Additionally, Part B does not cover the cost of self-administered drugs provided to outpatients. Beneficiaries under observation are typically responsible for the full hospital charges for these drugs, which are often many times the cost of buying the same drugs in a nonhospital pharmacy (e.g., $209 for drugs that cost $43 outside the hospital).

These out-of-pocket costs can quickly add up, in particular for beneficiaries on fixed incomes. Finally, time spent under observation does not count toward the three-day prior inpatient stay required for MedicareMedicare is the federal health insurance program for people who are age 65 or older, certain younger people with disabilities, and people with End-Stage Renal Disease (ESRD), (permanent kidney failure requiring dialysis or a transplant). to cover subsequent skilled-nursing facility services. Therefore, someone who needs this postacute care may not qualify for coverage, despite spending more than three days in the hospital under observation (see also Traditional Medicare Provider Payment—Postacute Care).

TRADITIONAL MEDICARE BENEFICIARY COINSURANCE FOR HOSPITAL OUTPATIENT SERVICES: Policy

TRADITIONAL MEDICARE BENEFICIARY COINSURANCE FOR HOSPITAL OUTPATIENT SERVICES: Policy

Decreasing outpatient coinsurance

The Centers for MedicareMedicare is the federal health insurance program for people who are age 65 or older, certain younger people with disabilities, and people with End-Stage Renal Disease (ESRD), (permanent kidney failure requiring dialysis or a transplant). & MedicaidA joint federal/state program that provides health care and LTSS. However, to qualify for Medicaid LTSS, people must have extremely low assets and income, or they have to “spend down” most of their assets. Services should ensure that the phase-down of beneficiary coinsuranceA form of health care cost sharing in which a percentage of covered expenses must be paid by the insured. In contrast, a copayment is a specific dollar amount that must be paid for a specific service. for outpatient hospital care continues as rapidly as possible.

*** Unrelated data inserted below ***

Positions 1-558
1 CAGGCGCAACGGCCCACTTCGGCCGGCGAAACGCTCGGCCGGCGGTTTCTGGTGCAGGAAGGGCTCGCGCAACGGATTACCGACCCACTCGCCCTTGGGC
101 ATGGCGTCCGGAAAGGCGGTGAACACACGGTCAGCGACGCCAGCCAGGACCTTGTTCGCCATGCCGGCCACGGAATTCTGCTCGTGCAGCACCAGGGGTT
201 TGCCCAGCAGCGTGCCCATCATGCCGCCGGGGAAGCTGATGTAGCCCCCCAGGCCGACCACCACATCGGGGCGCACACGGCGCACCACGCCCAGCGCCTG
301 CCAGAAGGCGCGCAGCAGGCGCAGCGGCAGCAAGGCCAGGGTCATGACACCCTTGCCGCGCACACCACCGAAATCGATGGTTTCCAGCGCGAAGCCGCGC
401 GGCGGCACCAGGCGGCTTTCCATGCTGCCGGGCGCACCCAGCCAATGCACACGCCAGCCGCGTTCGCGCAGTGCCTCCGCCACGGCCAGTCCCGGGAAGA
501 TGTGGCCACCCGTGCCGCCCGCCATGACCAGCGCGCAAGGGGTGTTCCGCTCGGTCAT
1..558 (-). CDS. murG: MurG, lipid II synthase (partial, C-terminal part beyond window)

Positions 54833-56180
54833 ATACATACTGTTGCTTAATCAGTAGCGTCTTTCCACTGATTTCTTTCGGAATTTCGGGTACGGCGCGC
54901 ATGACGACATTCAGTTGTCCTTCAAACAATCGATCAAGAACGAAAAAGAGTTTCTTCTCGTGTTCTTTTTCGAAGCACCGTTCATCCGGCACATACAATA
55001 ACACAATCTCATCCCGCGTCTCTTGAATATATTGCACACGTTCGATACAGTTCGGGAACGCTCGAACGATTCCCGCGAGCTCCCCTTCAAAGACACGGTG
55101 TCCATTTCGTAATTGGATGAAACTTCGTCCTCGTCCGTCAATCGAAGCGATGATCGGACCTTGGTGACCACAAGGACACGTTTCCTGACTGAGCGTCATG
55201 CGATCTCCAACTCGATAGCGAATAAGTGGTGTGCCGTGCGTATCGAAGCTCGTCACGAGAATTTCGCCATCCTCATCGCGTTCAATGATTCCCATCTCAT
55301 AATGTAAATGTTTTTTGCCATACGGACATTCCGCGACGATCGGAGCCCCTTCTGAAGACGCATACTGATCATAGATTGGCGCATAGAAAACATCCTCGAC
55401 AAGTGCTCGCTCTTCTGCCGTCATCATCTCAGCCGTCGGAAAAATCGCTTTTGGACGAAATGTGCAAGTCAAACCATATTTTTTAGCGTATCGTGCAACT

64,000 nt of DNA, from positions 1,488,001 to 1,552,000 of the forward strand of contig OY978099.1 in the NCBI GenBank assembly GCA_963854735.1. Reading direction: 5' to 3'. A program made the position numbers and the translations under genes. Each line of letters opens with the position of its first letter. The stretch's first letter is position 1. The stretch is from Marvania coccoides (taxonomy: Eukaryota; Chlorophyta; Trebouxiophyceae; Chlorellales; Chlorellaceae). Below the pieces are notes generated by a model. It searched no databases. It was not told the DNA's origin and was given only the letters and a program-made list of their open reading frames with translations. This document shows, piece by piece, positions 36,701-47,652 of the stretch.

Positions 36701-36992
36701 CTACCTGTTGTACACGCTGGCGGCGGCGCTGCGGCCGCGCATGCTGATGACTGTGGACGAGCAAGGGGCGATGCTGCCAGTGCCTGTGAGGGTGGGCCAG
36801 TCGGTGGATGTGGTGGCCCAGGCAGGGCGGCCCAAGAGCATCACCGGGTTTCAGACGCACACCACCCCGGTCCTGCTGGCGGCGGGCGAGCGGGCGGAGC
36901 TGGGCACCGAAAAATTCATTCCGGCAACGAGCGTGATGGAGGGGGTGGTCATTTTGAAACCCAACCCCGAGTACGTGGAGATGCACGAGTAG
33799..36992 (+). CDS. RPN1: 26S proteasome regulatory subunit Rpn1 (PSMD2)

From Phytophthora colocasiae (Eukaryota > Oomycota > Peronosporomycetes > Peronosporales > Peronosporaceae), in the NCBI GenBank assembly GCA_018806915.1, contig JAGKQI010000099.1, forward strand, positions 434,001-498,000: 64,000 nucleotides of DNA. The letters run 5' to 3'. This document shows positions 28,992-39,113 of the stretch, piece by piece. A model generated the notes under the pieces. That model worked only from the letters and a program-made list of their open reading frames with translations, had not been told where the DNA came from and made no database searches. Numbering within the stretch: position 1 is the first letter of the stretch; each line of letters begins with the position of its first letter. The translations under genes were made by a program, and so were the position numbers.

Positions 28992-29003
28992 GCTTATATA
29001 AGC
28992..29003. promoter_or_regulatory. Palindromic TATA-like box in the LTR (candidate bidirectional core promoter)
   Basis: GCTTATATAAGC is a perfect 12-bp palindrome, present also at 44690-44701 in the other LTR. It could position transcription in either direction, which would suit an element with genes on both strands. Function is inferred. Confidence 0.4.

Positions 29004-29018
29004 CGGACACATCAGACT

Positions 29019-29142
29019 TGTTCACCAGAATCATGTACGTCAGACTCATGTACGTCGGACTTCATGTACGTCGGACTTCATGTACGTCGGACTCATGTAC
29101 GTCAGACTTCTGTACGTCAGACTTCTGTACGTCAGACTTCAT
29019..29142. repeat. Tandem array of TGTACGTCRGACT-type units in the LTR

Federal policymakers should accelerate the buy-down of beneficiary coinsuranceA form of health care cost sharing in which a percentage of covered expenses must be paid by the insured. In contrast, a copayment is a specific dollar amount that must be paid for a specific service. for all outpatient services to the appropriate level of 20 percent of MedicareMedicare is the federal health insurance program for people who are age 65 or older, certain younger people with disabilities, and people with End-Stage Renal Disease (ESRD), (permanent kidney failure requiring dialysis or a transplant). ’s approved amount as quickly as feasible.

Congress should limit the maximum amount of beneficiary copayments for each outpatient service to one-half of the hospital inpatient deductibleThe amount that individuals must pay for services covered under an insurance plan before the insurer pays benefits. Not all out-of-pocket spending counts toward the deductible. .

Federal policymakers should prohibit hospitals from billing beneficiaries who stay in the emergency room or under observation beyond a maximum length of time (such as 24 or 48 hours) as outpatients, whether or not they are subsequently admitted as inpatients.

Congress should allow any days spent in observation statusA designation hospitals use to distinguish patients who are not formally admitted to the hospital as inpatients even though they may in the hospital for several days. Cost-sharing for patients in observation status is higher than for inpatients. to be counted toward the current three-day hospital stay requirement to qualify for skilled-nursing facility coverage (see also Traditional Medicare Provider Payment—Postacute Care for related policy).